“I just want to be by myself,” is the explanation she offers near the beginning to anyone who asks, as the film in a straightforward backstory that gives some context to the high-security aura surrounding this barefoot Garbo. And initially, solitude is just what the parched beauty of the Outback – never more gleamingly filmed, by ace cinematographer Mandy Walker, than right at the beginning – offers her and her hard-won entourage of surly, belching camels, shepherded by a bright-eyed black labrador.
But finding your bliss is harder than keeping it, and as the cumulative stresses of hard earth and harder sun take their inevitable toll on her mind and person, Robyn comes to realize that the desert isn”t her opponent so much as a manifestation of her own spartan independence: her trek is precisely as difficult as she”s making it for herself. Her gradual acquiescence to the kindness of strangers – notably Eddy, a wizened but uncuddly Aboriginal guide (played with grace and occasional hilarity by Rolley Mintuma) she hires to lead her through otherwise forbidden sacred country – is as rewarding a narrative arc as her steady progress toward the Indian Ocean, yet the film steers happily clear of banal help-me-help-you sentiment. She may thaw toward Rick (as well she might, given that the role seems reformatted for Driver”s quizzical charms), but an early, impulsive kiss between the two doesn”t go quite where you fear it will. Marion Nelson”s spare but full-bodied script goes lighter than Davidson”s book on the late-1970s feminism, but “Tracks””s heroine leaves the film, as she enters it, wholly her own woman.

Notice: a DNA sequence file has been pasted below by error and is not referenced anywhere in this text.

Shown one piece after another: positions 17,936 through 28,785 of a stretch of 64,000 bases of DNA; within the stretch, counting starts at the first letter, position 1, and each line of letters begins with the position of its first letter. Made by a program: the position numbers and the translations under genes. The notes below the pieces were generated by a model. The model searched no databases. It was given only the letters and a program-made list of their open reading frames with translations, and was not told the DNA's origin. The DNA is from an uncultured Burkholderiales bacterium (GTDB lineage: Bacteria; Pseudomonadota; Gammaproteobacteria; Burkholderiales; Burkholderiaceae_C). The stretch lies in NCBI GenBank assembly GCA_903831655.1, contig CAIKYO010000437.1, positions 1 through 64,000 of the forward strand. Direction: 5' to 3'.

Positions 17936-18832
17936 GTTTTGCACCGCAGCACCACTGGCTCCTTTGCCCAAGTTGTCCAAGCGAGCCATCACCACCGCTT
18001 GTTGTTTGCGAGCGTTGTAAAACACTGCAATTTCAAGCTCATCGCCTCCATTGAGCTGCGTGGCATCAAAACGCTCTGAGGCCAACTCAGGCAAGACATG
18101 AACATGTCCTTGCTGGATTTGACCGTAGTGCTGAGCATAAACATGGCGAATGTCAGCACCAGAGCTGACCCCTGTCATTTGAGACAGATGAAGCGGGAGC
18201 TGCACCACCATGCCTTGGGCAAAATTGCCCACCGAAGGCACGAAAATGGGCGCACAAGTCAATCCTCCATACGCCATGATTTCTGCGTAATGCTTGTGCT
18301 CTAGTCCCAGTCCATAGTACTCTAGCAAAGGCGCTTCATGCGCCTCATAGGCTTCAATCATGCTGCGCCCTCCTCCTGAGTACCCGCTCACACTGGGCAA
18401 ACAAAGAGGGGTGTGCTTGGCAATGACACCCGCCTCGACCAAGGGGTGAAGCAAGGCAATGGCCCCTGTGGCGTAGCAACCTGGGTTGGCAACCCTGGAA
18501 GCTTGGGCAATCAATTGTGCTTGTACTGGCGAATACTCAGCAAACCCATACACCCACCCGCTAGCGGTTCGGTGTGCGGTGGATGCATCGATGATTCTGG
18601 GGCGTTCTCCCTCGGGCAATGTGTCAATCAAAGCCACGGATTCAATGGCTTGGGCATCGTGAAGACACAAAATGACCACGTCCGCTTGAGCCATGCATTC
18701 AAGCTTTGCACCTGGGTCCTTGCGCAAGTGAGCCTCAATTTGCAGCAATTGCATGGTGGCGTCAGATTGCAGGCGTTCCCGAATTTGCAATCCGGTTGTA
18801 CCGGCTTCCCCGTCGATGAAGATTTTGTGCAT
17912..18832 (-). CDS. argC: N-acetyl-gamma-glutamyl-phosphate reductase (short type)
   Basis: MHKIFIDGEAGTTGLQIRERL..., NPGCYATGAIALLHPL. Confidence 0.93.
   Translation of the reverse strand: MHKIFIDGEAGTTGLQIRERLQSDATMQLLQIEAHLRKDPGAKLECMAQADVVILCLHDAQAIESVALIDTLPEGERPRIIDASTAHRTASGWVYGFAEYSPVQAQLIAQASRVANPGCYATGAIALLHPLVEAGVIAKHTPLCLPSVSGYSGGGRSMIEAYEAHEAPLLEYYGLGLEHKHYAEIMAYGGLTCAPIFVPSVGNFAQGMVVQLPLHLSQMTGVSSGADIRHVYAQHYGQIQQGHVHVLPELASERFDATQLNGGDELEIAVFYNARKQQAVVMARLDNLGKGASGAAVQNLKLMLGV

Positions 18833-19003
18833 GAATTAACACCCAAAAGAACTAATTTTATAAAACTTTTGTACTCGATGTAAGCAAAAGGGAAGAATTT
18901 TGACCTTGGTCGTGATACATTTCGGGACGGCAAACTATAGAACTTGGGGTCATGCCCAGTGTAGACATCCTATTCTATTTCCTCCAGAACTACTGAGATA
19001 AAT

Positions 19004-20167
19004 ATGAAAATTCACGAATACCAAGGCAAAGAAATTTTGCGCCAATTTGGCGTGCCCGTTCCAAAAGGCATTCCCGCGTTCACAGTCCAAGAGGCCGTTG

It”s become critical cliché to describe environment as character in cinema, but that”s not to say many films pull off the metaphor particularly well – and given the personal and spiritual mirroring function served by the desert in Davidson”s story, it”s a vital that this film does so. The best decision made by director Curran, who manages proceedings with all the unobtrusively classical elegance he did his underrated adaptation of W. Somerset Maugham”s “The Painted Veil,” was to get Mandy Walker behind the camera. The Aussie DP is best known for her lacquered Outback vistas in Baz Luhrmann”s “Australia,” but this more intimate epic requires the tonal and textural detailing of her work in small-scale character dramas “Lantana” and “Shattered Glass.” The delicate modulations of her clay-and-fire palette here are particularly extraordinary, as the sun bakes the earth and Wasikowska”s freckled complexion alike to a similarly mottled terracotta hue. Toward the end, as the camera lingered on a closeup of Robyn”s worn, wounded back, I took a second to realize it wasn”t an establishing landscape shot. (Points, too, to the makeup team”s vivid but unshowy work.)
British writer Sophia McDougall recently wrote a superb essay in which she railed against the stony, supposedly commendable Hollywood archetype of the Strong Female Character: “Agency is far more important than ‘strength”,” she writes, before yearning for more female protagonists “who can be either strong or weak or both or neither, because they are more than strength or weakness.” I thought of those words again and again as I watched “Tracks,” which honors its subject”s stoic reserve, but allows a strain of warm calico romanticism into her remarkable story. It”s a contrast that feels apt for a heroine whose physical endurance is beyond reproach, but whose personal limitations, more interestingly, fluctuate being propelling and impeding her journey.